BRIDGE THE GAP BETWEEN HEAD AND CHEST VOICE
We all instinctively know a good voice from a bad one. Every singer should try to create a consistent sound from top to bottom when singing. It’s important to learn how to bridging the gap between registers. In order to begin to bridge the gap between the head and chest registers, you need to understand the middle voice and mixed voice. By using a mixed voice you eliminate the abrupt switch in the tone and production quality of your sound ((read blog October 27, 2020 “How To Sing In A Mixed Voice). If you fail to use good technique moving from one register to another, it will almost sound like a car shifting gears.
First, make sure you keep an open throat, do not let your throat muscles constrict (try to close). If you yawn, that gives you the open throat feeling; all the muscles are pushing outward away from the throat allowing an open passage for air. When you yawn you can also feel your larynx naturally move down. Another way you can feel it is by opening your mouth and slowly breath in. You feel all the muscles open the throat for air to pass through. Learning how to sing and keeping an open throat takes work, it does not just happen overnight. The bubble (lip trill) and “R” roll (tongue trill) help to work through this technique (read blog November 27, 2020 “Moving From One Register To Another”).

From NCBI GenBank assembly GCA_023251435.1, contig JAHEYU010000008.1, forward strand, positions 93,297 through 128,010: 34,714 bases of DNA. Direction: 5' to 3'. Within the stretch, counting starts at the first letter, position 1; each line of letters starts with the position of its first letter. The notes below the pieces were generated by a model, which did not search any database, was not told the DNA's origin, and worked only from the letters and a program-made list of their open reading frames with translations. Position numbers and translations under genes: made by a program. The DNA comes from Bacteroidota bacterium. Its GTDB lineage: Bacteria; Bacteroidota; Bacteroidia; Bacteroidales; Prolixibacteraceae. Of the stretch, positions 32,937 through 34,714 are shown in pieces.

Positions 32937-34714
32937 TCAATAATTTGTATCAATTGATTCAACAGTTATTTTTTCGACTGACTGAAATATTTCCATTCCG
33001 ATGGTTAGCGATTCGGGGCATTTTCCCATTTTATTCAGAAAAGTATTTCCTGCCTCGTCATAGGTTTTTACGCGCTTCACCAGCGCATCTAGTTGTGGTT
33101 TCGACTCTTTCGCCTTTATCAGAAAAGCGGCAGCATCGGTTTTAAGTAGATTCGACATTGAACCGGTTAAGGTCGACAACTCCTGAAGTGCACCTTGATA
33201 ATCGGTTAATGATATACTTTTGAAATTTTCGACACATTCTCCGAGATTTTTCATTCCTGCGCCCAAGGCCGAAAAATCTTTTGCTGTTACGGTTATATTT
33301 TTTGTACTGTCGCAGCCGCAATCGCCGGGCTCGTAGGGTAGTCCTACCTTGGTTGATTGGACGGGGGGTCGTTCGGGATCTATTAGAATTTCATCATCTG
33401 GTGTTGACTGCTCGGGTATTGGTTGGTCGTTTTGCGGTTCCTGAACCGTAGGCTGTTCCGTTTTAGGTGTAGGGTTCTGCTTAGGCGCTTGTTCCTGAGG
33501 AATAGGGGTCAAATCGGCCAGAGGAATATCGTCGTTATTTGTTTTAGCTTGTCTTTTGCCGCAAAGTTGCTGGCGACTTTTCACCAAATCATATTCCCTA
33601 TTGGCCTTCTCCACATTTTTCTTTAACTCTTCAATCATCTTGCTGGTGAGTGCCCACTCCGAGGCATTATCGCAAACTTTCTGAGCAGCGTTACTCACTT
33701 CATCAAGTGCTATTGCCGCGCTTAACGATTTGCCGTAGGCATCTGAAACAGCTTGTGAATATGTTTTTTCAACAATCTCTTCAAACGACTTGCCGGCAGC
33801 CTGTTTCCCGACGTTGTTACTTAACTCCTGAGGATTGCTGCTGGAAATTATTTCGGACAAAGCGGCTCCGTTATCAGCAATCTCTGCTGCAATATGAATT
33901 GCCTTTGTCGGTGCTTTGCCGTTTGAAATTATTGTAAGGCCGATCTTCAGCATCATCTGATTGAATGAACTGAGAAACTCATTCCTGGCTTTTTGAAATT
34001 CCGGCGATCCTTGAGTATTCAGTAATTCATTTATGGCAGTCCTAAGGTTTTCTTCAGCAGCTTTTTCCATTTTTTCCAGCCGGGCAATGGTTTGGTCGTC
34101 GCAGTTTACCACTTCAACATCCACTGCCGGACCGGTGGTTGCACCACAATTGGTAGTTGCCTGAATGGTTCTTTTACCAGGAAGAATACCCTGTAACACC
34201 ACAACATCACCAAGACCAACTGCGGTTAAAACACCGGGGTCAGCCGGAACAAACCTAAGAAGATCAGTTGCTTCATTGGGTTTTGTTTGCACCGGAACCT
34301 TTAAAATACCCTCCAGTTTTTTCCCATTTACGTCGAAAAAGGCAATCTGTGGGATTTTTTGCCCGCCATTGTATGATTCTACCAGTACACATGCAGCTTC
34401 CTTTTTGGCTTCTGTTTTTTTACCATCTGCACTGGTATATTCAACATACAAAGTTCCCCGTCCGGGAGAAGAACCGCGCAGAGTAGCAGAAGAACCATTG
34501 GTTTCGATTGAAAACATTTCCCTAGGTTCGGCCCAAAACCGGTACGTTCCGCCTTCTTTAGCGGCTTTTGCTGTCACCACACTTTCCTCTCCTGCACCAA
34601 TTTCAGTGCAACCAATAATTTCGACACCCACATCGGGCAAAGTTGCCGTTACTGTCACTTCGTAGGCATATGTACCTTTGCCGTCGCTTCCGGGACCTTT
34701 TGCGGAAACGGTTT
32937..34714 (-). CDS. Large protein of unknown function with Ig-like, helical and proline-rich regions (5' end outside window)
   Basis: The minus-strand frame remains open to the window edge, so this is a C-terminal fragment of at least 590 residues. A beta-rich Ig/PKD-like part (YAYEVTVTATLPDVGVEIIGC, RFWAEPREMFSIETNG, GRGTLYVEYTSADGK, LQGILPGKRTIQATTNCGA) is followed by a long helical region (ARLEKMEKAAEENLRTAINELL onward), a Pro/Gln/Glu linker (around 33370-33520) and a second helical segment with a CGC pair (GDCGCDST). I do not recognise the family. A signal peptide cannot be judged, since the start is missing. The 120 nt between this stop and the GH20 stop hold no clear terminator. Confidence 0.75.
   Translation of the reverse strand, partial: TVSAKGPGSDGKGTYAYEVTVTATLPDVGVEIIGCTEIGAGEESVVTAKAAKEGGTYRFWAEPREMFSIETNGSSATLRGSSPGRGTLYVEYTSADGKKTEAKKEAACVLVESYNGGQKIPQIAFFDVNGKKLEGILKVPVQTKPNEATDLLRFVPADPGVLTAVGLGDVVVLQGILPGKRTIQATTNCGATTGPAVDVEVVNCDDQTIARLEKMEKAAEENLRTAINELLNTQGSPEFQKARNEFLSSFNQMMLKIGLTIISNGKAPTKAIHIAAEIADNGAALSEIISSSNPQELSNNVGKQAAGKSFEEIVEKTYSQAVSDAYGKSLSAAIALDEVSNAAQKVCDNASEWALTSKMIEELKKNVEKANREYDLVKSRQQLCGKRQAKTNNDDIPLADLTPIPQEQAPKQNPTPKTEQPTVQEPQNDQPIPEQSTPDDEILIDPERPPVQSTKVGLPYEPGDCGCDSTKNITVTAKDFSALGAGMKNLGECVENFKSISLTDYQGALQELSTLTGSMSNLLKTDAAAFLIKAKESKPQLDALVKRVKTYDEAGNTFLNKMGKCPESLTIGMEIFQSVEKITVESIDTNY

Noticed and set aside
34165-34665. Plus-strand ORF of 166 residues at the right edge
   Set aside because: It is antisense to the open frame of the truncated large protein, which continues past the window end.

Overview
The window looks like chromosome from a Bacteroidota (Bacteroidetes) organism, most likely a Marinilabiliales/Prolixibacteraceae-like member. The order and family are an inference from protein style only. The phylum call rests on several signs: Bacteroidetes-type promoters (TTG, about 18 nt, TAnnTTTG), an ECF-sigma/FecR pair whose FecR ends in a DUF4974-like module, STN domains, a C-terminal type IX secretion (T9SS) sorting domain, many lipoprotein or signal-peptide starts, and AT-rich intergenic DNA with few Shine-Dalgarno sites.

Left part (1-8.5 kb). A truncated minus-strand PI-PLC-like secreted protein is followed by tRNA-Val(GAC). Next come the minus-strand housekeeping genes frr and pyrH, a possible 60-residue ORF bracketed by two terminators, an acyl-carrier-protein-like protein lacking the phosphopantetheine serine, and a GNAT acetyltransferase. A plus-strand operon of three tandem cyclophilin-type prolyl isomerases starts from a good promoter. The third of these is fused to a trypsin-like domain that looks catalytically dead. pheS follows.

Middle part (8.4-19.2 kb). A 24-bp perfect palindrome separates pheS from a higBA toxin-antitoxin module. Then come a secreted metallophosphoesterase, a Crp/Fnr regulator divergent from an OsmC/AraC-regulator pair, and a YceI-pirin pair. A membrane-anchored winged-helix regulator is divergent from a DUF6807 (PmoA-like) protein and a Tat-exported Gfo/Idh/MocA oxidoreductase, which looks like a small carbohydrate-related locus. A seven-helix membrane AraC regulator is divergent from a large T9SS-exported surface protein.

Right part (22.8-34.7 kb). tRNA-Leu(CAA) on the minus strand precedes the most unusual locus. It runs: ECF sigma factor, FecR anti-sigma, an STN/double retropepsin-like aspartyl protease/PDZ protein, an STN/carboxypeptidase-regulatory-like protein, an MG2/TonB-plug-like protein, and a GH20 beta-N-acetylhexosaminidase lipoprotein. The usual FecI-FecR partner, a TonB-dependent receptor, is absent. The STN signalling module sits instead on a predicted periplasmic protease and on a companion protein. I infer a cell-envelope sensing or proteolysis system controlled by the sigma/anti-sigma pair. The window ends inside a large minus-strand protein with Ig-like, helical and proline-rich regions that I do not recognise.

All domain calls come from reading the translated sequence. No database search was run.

The middle voice feels like a lighter version of the chest voice (register) and fuller version of the head voice (register). The mixed voice gives the beautiful highs notes a richer, fuller sound and keeping an open throat allows a smooth transition throughout your vocal range. Listen to Audrey Diaz sing “Shallow” at the Ventura County Fair. Listen to how she moves through registers with ease.
JOKE FOR THE DAY:
Why couldn’t the string quartet find their composer? He was Haydn.